With the unveiling of the PS3 redesign there came a lot of fanfare and a host of bullet points: cheaper to produce, price drop for consumers, redesigned case, lower power consumption, I could go on. The one feature, or lack thereof, that did catch my attention was the final nail in the coffin of backwards compatibility. It’s “off the table” according to John Koller, Sony America’s marketing man talking to Kotaku, finally ruling out any hope that PlayStation 3 owners may be able to run their sizeable PlayStation 2 collections on the same black box.
Aside from me finding it amusing that it was Sony who mocked Microsoft for their limited backwards compatibility at the birth of the 360, I think this decision has several repercussions for the end-user, most of which relating to cold, hard cash.
The first is that this call in theory saves them money. If ever you’ve cracked open an old machine there are lots of tracks and chips on the motherboards but the most important thing you are looking for is the main processor. That is the brains of the operation and the more power you have in it then the shinier your games can be. The trouble is, as they got more and more powerful they also got more and more tricky to emulate when it came to the next generation.
Changes in hardware, software, specifications and the general design of the underlying architecture make the broad statement of “backwards compatibility” a nightmare for those tasked with achieving it. Technology had advanced far enough that when the PS2 ship it managed to do so with a chip literally containing a condensed PS1 onboard, but it was no where near that easy for the Xbox. Rather than creating their own proprietary technology for the original Xbox, Microsoft utilised off the shelf components from a variety of manufacturers meaning that licensing a cheaper, smaller version of the original Xbox inside the 360 would be a supremely tricky affair. Instead, they attempted to take code written for an Intel processor and nVidia graphics card and port it to a multi-cored Power PC processor and ATI graphics card. Switching brands on their two key components meant that at the lowest level many things would have to be changed or at least would perform different enough for it not to be considered anything but an easy job.
For a comparison, imagine putting a short piece of English prose through the Google language translator into French; most of what you get should be fine but it just takes one mistranslation to possibly change the entire meaning of the piece. And at least continental poetry won’t crash your computer. As such, each Xbox Original game that went through the backwards compatibility process had to be tested individually to check for quirks of the porting process and have its own emulation executable customised to get around such issues. A very costly and inefficient affair an and one that explains why only a portion of the Xbox’s catalogue has been converted to its successor.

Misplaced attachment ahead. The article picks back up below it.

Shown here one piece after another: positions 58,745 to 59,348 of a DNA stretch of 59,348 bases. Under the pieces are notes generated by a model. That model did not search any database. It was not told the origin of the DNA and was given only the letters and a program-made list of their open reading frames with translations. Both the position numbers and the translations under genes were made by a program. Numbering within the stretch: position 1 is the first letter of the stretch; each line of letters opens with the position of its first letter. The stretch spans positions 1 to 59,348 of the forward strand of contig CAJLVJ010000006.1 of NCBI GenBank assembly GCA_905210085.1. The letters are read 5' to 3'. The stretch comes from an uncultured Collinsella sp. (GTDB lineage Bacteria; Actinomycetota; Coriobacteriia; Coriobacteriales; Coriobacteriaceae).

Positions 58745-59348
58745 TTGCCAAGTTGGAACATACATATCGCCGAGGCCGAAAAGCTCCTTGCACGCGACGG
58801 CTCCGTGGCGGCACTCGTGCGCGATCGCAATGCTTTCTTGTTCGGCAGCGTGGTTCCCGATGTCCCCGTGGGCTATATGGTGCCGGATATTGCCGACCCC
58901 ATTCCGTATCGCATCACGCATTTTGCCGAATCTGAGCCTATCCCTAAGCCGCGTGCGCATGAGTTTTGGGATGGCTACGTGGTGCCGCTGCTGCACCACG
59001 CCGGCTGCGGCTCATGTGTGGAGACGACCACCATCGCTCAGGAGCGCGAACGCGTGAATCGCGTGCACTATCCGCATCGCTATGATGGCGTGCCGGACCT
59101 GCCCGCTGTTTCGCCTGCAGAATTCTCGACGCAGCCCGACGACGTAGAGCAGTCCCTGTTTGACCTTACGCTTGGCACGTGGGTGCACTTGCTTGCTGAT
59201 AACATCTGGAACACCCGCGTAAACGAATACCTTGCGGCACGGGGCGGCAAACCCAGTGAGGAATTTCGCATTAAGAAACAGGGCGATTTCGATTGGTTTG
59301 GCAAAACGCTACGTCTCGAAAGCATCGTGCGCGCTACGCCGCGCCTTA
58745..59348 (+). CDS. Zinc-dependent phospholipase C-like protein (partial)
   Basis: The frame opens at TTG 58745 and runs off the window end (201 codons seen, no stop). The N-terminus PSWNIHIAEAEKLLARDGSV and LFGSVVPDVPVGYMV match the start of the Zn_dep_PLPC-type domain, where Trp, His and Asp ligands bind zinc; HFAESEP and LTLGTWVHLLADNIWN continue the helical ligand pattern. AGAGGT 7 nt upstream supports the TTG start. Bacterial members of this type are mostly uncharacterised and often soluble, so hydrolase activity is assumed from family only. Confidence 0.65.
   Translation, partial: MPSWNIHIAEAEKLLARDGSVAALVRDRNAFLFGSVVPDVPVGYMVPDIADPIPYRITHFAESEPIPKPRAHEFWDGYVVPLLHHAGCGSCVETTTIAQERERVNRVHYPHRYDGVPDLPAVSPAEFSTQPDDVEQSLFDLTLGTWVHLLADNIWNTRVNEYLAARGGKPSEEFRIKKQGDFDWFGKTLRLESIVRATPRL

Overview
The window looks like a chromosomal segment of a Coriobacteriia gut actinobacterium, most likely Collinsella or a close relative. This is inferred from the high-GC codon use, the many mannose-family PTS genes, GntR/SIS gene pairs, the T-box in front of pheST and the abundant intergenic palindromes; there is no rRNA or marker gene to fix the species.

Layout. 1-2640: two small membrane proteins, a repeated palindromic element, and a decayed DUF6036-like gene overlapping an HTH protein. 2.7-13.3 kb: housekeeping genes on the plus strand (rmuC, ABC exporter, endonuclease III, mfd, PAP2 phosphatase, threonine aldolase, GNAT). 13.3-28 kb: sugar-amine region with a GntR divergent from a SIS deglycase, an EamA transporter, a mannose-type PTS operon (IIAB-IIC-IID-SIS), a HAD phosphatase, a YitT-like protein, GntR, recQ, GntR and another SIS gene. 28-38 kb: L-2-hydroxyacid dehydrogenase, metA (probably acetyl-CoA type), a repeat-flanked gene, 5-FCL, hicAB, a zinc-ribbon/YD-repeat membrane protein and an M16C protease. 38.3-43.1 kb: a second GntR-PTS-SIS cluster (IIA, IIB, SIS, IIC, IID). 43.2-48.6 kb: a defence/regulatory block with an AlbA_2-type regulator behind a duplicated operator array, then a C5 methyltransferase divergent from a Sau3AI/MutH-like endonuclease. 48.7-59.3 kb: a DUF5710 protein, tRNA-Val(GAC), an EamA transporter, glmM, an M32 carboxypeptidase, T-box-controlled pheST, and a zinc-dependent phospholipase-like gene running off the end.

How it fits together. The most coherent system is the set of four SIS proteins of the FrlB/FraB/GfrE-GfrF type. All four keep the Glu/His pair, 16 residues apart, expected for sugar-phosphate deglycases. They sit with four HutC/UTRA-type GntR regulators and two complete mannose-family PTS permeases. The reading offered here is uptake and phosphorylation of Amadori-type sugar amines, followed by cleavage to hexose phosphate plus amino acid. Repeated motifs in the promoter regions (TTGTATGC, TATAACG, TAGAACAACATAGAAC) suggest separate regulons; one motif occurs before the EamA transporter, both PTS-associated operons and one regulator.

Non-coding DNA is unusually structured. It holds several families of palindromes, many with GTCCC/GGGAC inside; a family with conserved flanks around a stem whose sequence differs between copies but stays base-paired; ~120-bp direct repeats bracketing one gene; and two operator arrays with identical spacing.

If the thought of saving money on development was not attractive enough, Sony will surely have been looking at the success of the Wii’s virtual console and, to a lesser degree, Microsoft’s Xbox Originals on the Live Marketplace. Both present a library of games for you to buy and download from long dead generations of consoles, some of which you may still own and have sitting on your shelf waiting for the day you decide to bring your original PlayStation, for example, back down from the loft.
Already on the PlayStation Network you can download various PS1 games, including acclaimed titles such as Final Fantasy VII, and so surely it is just a matter of time before they are joined by full games from its older sibling, the PS2. With the lack of hardware emulation on all but the very early PS3, the process would, as with the Xbox, run entirely in software with the cost of producing such an emulator would then be paid for by those willing to download it. Why include something for free when you can announce it later with a fanfare and, as an added bonus, charge for it?
But isn’t backwards compatibility really only something looked for by only a small percentage of players? Whilst many still play older console’s games, the community still surrounding Halo 2 alone is testament to this fact, is it something that could make or break the decision to buy a piece of hardware? This concept is relatively new and only introduced in a big way with the PlayStation 2. Prior to that backwards compatibility was a strange and foreign concept, mainly due to the medium games were presented on, but it does seems that journalists and players are fixated on the concept.
Personally, the actuality of being able to play a selection of older gamers without the need to dig out my original Xbox or my GameCube is nice but it’s not a deal breaker when it comes to buying the next iteration of a company’s hardware. Next time my wife wants to play Tomb Raider I know I’m going to have to start digging around for composite cables and venture behind the telly to make space for another plug; the fact I have to do that did not put me off embracing a PS3. You should ultimately buy a console for it currently offers, not for what it did in a previous life.